Podcasting’s Big Moment

It’s probably the biggest news in the podcast industry since it began in earnest, because it’s such a huge play from a company with an existing network outside of Apple’s. Plenty of podcast startups have come and gone, but what’s unique here is Spotify could help the format reach millions of new users overnight. Source: … Continue reading Podcasting’s Big Moment

Apple Cripples Facebook’s Internal Apps

What an insane story. Good on Apple… That means Facebook isn’t able to distribute internal iOS apps like Facebook, Instagram, and Messenger for testing purposes, and internal employee apps for purposes like food and transportation are nonfunctional. All of the apps that used the certificate “simply don’t launch on employees’ phones anymore,” and Facebook is … Continue reading Apple Cripples Facebook’s Internal Apps

You’re not “addicted” to tech and why it’s dangerous to say you are

As a teacher from 2001-2006 and then from 2008-2012, I had the chance to work with dozens of young people and their parents at a time when so much we knew and thought about education and transmitting information was changing. There was a rapid cultural shift in that decade that was primarily driven by “technology” … Continue reading You’re not “addicted” to tech and why it’s dangerous to say you are

Government shutdown cuts nearly all food stamp office staff, adding to SC uncertainty

In 2016, the Supplemental Nutrition Assistance Program was used by 16 percent of South Carolina residents. More than 72 percent of the state’s SNAP participants were families with children. Across the nation, the average monthly SNAP benefit per person in 2016 was $127, or $1.41 per meal. Source: Government shutdown cuts nearly all food stamp … Continue reading Government shutdown cuts nearly all food stamp office staff, adding to SC uncertainty

Vannevar Bush’s 1945 essay “As We May Think” on information overload, curation, and open-access science.

Wholly new forms of encyclopedias will appear, ready made with a mesh of associative trails running through them, ready to be dropped into the memex and there amplified. — Read on www.slate.com/blogs/future_tense/2012/10/11/vannevar_bush_s_1945_essay_as_we_may_think_on_information_overload_curation.html Continue reading Vannevar Bush’s 1945 essay “As We May Think” on information overload, curation, and open-access science.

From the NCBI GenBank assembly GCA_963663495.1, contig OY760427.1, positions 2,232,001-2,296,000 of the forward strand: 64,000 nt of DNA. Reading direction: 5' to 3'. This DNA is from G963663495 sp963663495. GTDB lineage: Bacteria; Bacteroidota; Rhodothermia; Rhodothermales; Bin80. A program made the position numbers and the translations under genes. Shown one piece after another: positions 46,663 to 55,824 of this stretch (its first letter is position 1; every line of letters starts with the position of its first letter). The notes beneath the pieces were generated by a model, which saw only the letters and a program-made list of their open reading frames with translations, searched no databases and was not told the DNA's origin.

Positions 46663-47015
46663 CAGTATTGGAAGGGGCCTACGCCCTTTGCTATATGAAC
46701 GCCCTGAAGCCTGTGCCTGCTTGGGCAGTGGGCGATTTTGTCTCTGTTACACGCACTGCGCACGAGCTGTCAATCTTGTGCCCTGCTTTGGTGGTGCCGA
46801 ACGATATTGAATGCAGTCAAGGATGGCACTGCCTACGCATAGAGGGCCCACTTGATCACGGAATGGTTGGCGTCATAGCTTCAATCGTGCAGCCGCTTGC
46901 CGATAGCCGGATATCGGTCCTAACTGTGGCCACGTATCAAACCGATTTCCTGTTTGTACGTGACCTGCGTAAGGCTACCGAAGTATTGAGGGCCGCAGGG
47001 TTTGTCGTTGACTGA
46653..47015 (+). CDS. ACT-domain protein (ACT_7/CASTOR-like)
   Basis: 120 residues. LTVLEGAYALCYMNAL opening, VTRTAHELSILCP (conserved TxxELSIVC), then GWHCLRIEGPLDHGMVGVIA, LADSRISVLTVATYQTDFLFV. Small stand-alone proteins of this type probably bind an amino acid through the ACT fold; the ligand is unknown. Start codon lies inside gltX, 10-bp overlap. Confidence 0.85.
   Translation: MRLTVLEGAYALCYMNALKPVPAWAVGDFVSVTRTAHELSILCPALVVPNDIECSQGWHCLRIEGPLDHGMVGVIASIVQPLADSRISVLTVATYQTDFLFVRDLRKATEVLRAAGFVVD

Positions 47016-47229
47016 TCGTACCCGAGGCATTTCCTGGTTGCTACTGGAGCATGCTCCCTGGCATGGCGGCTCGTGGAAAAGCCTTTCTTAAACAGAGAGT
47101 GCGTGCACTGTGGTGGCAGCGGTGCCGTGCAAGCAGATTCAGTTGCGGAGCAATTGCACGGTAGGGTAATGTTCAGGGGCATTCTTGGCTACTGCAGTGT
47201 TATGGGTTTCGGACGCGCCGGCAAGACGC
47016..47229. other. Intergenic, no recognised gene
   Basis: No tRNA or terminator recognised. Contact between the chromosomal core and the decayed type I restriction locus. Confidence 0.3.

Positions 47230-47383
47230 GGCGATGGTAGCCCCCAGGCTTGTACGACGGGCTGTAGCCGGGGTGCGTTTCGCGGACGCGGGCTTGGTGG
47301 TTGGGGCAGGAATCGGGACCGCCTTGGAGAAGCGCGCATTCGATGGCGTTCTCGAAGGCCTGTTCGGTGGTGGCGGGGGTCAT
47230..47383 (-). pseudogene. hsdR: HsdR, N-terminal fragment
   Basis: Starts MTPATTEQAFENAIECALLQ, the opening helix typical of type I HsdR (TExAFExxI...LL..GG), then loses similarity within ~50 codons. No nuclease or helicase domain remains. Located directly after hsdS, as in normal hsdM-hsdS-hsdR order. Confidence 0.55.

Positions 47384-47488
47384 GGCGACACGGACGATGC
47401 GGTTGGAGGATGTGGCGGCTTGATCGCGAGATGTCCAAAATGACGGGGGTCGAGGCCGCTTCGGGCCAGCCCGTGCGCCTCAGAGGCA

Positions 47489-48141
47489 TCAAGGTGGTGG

Facebook’s Internal Politics and External Ramifications

Mr. Kaplan balked when briefed on internal Facebook research that found right-leaning users tended to be more polarized, or less exposed to different points of view, than those on the left, according to people familiar with the analysis. That internal research tracks with the findings of academic studies. — Read on www.wsj.com/articles/facebooks-lonely-conservative-takes-on-a-power-position-11545570000 Continue reading Facebook’s Internal Politics and External Ramifications

Why people quit Facebook

Eric Baumer, an assistant computer science professor at Lehigh University, has found in his research on Facebook “non-use” that people who cite concerns about data privacy in relation to corporations or the government as their main reason for quitting are likely to stay away from the site. Meanwhile, those who wanted privacy from people they … Continue reading Why people quit Facebook

Mary’s ‘Magnificat’ in the Bible is revolutionary — so evangelicals silence it

I certainly had never heard of the term “Magnificat” until college. It’s difficult to divorce biblical passages such as these from contemporary politics when we are in a season of listening to footsteps. Good read in these closing days of Advent 2018: Why has this song been forgotten, or trimmed, for so many people who … Continue reading Mary’s ‘Magnificat’ in the Bible is revolutionary — so evangelicals silence it